Gill Amoeba (Paramoeba sp.) Infestations in Seawater Reared Coho Salmon (Oncorhynchus kistuch)
IAAAM 1988
M.L. Kent
Battelle Marine Research Laboratory, Sequim, WA

Severe gill disease, resulting in significant mortality, has been associated with a Paramoeba sp. (Sarcomastigophora: Paramoebidae) in seawater reared salmonid fishes in Washington and California, USA, and in Tasmania, Australia. The parasite has been associated with massive mortalities in rainbow trout Salmo gairdneri and Atlantic salmon S. salar in Tasmania, and the disease has been observed in coho Salmon Oncorhynchuskisutch reared in seawater tanks in California and net pens in Puget Sound, Washington.

In Washington the disease is most prevalent in the fall, and approximately 25% mortality was observed in coho salmon at one site in the fall of 1985. The organism infests gill surfaces and elicits prominent epithelial hyperplasia. Typical of Paramoeba sp., the parasite has a Feulgen positive Nebenkorper (parasome) adjacent to the nucleus and floating forms have digitiform pseudopodia. We have established cultures of the organism from coho gills, and it grows rapidly on Malt-Yeast Extract Seawater medium supplemented with Klebsiella bacteria.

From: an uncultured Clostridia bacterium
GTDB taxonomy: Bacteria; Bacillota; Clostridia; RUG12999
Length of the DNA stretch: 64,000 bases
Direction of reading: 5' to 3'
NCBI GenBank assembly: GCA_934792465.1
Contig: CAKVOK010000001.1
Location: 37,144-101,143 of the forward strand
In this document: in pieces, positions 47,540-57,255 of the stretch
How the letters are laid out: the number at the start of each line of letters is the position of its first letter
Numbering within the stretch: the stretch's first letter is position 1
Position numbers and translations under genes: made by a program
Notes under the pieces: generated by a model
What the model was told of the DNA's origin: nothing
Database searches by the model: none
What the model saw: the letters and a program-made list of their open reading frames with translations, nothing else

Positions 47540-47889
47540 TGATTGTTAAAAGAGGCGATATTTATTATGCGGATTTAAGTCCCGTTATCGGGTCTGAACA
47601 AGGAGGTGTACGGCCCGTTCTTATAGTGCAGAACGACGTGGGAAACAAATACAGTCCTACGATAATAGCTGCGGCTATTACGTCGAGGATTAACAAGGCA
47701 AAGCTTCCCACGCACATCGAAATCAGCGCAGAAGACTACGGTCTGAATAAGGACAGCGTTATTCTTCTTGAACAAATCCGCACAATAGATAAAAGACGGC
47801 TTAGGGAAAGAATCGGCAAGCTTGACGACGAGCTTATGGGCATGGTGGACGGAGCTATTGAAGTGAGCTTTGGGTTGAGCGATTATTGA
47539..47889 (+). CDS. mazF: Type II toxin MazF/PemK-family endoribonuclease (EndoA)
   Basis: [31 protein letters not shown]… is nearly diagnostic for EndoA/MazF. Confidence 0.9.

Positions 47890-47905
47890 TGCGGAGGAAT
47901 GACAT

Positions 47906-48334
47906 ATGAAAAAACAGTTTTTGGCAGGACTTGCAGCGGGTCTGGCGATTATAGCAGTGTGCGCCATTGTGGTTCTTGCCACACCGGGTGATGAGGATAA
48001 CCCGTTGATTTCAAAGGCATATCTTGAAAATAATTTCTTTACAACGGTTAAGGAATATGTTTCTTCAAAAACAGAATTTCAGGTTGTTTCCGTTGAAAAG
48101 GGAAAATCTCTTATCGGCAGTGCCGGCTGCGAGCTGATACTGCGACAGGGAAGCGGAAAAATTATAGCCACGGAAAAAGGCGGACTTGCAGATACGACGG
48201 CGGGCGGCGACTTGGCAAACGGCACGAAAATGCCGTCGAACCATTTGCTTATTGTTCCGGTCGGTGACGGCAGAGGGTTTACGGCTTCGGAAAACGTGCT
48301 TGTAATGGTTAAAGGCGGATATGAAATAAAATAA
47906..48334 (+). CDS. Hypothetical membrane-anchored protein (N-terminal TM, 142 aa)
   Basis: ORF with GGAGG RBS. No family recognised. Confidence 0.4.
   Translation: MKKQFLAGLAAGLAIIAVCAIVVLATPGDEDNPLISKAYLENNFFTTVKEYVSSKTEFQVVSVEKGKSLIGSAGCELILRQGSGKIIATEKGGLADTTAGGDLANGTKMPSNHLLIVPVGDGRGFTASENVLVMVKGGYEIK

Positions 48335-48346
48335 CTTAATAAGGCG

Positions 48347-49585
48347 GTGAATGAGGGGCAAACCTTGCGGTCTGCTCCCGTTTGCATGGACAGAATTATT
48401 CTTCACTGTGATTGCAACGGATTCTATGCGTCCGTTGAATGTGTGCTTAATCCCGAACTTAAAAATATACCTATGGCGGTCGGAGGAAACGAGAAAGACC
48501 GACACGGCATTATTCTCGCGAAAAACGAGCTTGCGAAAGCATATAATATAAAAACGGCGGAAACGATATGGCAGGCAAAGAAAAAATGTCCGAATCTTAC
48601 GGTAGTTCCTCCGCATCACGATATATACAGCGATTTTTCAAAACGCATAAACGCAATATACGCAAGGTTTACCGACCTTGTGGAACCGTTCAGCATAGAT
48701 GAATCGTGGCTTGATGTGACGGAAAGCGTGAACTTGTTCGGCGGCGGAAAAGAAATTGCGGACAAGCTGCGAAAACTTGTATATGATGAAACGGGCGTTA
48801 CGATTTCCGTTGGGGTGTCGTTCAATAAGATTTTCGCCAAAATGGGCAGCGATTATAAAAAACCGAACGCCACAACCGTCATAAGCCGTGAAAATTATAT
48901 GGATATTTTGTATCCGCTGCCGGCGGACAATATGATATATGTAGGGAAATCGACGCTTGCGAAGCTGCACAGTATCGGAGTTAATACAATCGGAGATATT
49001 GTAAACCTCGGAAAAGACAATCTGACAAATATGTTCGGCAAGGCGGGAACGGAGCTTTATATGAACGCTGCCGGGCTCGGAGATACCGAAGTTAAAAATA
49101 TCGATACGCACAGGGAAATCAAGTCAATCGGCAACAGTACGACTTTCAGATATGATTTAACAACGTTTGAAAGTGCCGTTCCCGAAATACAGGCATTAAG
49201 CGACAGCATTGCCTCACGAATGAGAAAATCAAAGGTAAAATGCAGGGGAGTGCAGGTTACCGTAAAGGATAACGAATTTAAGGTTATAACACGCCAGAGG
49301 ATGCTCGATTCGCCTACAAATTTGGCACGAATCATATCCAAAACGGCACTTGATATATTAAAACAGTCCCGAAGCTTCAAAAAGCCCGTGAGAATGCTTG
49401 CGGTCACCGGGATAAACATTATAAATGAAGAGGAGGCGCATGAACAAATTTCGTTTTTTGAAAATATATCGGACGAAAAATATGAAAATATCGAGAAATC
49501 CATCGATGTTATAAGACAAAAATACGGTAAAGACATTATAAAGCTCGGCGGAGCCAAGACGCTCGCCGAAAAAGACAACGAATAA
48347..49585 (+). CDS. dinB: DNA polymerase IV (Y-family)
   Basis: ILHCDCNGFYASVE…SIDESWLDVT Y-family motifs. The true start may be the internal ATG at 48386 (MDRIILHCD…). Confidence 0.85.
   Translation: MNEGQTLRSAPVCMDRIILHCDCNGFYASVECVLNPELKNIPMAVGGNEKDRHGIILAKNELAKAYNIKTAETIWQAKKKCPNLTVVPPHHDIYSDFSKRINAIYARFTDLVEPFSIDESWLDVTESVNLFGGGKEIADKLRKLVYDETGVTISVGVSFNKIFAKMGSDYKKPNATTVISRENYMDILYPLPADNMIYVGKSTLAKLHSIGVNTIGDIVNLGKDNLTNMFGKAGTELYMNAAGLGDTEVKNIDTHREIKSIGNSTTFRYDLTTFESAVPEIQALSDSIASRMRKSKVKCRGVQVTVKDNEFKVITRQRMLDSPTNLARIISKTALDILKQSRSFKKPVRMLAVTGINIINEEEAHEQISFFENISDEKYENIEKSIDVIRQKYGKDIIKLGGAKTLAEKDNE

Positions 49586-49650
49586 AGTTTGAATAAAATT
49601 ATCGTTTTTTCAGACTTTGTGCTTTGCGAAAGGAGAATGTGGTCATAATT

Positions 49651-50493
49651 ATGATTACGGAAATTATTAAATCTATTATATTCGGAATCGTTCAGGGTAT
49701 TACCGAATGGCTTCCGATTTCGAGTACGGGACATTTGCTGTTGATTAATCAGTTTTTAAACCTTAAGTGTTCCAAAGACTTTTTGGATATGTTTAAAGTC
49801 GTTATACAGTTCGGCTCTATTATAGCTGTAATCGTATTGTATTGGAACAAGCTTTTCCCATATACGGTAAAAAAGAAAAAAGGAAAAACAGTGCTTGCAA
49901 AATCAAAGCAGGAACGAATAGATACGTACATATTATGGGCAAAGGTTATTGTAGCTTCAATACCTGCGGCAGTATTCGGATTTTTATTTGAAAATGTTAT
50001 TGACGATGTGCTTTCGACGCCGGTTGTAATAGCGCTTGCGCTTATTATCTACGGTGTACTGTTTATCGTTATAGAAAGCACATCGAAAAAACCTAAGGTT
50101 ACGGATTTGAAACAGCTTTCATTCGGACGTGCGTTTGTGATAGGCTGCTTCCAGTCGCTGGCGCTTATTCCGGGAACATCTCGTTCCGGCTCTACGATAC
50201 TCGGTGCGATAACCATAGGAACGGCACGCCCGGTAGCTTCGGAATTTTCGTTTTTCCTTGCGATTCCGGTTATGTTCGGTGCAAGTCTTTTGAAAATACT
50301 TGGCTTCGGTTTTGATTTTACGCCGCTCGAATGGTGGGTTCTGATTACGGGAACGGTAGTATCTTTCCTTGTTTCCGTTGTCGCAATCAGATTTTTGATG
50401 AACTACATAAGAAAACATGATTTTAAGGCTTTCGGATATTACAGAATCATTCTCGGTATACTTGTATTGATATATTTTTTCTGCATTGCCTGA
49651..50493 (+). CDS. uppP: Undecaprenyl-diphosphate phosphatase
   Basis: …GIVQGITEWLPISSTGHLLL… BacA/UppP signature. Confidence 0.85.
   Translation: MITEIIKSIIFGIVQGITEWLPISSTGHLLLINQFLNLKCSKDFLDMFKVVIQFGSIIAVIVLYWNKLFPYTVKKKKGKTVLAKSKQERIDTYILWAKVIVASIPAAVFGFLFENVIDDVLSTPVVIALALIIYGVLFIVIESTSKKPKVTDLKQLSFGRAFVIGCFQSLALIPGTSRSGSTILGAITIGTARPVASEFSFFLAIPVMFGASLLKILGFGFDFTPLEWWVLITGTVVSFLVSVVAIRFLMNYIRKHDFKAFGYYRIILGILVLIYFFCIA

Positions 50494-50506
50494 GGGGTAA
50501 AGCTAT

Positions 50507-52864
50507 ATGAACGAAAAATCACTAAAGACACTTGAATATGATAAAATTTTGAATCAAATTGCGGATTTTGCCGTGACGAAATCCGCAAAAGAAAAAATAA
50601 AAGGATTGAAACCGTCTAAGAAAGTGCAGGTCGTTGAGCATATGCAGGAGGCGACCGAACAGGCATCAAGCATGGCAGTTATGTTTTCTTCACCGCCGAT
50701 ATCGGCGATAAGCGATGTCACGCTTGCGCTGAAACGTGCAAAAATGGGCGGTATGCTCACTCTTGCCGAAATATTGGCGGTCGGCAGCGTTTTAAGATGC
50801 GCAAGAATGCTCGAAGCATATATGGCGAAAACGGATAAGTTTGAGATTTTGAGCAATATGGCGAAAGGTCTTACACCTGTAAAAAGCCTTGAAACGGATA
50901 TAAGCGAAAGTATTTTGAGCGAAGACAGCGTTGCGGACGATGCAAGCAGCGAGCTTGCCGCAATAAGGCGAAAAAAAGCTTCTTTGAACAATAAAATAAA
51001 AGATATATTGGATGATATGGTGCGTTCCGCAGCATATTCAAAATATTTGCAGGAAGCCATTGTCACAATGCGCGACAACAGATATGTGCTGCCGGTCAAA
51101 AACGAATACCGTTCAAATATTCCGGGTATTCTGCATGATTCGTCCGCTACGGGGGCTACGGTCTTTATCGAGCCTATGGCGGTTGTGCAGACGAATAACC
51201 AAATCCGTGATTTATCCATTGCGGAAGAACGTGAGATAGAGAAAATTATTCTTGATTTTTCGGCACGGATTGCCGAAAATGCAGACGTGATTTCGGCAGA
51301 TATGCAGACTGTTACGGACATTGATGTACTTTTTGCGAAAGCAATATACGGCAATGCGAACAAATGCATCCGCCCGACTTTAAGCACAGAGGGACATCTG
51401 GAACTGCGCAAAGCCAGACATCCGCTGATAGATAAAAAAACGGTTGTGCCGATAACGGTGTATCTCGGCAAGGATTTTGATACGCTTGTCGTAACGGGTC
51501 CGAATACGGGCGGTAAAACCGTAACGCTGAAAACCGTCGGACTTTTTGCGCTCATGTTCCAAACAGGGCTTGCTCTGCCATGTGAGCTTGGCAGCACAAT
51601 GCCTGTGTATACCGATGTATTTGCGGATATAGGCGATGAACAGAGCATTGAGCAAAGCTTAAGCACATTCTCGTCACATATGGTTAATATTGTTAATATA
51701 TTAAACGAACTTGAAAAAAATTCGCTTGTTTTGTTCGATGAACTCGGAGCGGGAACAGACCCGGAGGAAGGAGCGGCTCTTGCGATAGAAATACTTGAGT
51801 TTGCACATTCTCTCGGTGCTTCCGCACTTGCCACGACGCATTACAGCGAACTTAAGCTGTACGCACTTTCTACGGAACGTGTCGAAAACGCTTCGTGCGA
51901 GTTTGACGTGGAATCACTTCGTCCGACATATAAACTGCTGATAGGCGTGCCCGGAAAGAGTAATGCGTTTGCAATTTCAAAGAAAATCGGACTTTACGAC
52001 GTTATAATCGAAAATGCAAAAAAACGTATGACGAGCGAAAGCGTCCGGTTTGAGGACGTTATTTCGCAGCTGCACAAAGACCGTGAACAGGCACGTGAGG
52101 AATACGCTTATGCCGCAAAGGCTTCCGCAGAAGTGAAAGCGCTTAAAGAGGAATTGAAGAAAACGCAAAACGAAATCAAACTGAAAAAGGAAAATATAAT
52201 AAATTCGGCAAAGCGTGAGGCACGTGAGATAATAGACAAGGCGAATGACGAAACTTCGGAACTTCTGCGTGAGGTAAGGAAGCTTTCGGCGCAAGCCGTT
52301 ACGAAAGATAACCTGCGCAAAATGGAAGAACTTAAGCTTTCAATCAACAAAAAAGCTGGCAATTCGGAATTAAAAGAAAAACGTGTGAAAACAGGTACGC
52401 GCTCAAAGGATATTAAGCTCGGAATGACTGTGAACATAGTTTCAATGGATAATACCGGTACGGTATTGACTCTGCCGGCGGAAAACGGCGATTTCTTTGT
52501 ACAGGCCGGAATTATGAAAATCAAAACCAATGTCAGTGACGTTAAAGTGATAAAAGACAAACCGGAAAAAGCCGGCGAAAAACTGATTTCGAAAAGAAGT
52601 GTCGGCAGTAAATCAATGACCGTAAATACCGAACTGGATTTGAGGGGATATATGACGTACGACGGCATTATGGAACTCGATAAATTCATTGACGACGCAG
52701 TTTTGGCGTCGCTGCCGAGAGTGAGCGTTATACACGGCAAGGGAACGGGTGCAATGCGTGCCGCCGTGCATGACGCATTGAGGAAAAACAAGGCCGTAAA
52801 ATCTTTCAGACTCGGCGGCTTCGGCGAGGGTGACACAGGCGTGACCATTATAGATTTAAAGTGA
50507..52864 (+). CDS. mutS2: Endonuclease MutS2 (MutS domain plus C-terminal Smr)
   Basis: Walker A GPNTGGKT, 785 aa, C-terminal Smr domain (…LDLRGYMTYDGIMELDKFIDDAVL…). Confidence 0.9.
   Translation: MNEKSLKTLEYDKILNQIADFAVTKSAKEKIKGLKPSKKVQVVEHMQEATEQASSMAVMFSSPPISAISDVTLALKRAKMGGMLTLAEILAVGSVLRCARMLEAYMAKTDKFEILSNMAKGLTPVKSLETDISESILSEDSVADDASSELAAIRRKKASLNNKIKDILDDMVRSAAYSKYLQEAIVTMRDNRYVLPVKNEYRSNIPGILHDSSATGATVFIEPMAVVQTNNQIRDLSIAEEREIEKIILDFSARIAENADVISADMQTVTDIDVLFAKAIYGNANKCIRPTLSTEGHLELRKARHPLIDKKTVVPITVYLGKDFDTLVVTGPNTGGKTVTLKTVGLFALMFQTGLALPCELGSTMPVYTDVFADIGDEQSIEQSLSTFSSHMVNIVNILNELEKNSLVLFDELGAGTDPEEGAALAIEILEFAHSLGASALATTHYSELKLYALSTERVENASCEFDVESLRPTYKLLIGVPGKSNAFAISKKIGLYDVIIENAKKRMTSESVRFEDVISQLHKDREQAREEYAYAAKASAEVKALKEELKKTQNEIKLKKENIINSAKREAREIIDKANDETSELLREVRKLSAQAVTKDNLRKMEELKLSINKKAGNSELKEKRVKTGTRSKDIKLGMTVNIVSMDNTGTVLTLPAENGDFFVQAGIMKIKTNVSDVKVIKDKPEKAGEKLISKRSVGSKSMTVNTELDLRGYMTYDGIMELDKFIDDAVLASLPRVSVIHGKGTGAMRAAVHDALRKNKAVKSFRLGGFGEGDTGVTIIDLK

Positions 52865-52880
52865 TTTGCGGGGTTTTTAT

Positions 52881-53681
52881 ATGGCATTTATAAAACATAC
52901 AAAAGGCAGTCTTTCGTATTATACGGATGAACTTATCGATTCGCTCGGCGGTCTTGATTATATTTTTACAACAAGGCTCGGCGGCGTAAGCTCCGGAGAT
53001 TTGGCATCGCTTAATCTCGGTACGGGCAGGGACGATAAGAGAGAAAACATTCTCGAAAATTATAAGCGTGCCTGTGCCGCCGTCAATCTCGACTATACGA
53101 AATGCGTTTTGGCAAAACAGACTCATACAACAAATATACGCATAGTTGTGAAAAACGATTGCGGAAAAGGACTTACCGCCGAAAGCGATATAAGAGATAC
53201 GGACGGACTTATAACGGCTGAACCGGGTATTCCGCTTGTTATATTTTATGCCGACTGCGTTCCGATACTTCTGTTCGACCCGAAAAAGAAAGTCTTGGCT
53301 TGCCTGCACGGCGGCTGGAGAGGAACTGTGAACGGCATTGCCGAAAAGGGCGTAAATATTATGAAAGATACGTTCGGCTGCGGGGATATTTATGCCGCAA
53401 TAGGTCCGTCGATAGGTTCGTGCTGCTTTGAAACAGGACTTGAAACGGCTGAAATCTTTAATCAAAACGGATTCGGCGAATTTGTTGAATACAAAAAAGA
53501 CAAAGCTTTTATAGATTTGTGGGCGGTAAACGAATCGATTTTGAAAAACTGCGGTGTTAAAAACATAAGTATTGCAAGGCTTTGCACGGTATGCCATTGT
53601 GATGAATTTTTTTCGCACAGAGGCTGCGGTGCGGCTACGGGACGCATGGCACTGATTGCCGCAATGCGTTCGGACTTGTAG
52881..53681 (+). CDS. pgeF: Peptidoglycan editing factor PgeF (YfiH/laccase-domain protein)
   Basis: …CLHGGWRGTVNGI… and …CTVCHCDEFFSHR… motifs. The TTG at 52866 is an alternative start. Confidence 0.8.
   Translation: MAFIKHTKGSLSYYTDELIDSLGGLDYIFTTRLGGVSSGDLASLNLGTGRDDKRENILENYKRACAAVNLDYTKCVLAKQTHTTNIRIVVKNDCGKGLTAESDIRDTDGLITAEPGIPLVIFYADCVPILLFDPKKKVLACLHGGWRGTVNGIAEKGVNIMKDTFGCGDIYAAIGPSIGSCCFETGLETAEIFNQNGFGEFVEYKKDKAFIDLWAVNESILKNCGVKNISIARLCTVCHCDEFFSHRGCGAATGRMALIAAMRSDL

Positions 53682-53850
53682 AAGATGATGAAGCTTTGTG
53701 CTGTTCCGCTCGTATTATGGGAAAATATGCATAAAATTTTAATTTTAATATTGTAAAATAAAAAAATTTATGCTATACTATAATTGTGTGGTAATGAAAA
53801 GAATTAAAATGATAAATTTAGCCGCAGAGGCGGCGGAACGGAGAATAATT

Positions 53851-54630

Two Paramoeba sp. have been described as parasites of aquatic invertebrates; P. perniciosa in blue crabs and P. invadens in sea urchins. However, ultrastructural characteristics and nuclear, parasome and overall size of the organism in study indicate it is most closely related to the free-living paramoeba, P. pemaquidensis. The plasmalemma of the amoeba from coho gills has surface hairs, and the overall diameter, nuclear and parasome diameters are 11-30 Am, 4.8-5.8 Am, and 3.2-5.6 X 2.2-3.2 Am respectively.

Studies in Australia indicate that baths with formalin, copper sulfate or malachite green are not efficacious, but a decrease in salinity appears to quickly eradicate the parasite. Transmission studies with the cultured organism are underway in our laboratory and these results will be presented.

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Michael L. Kent

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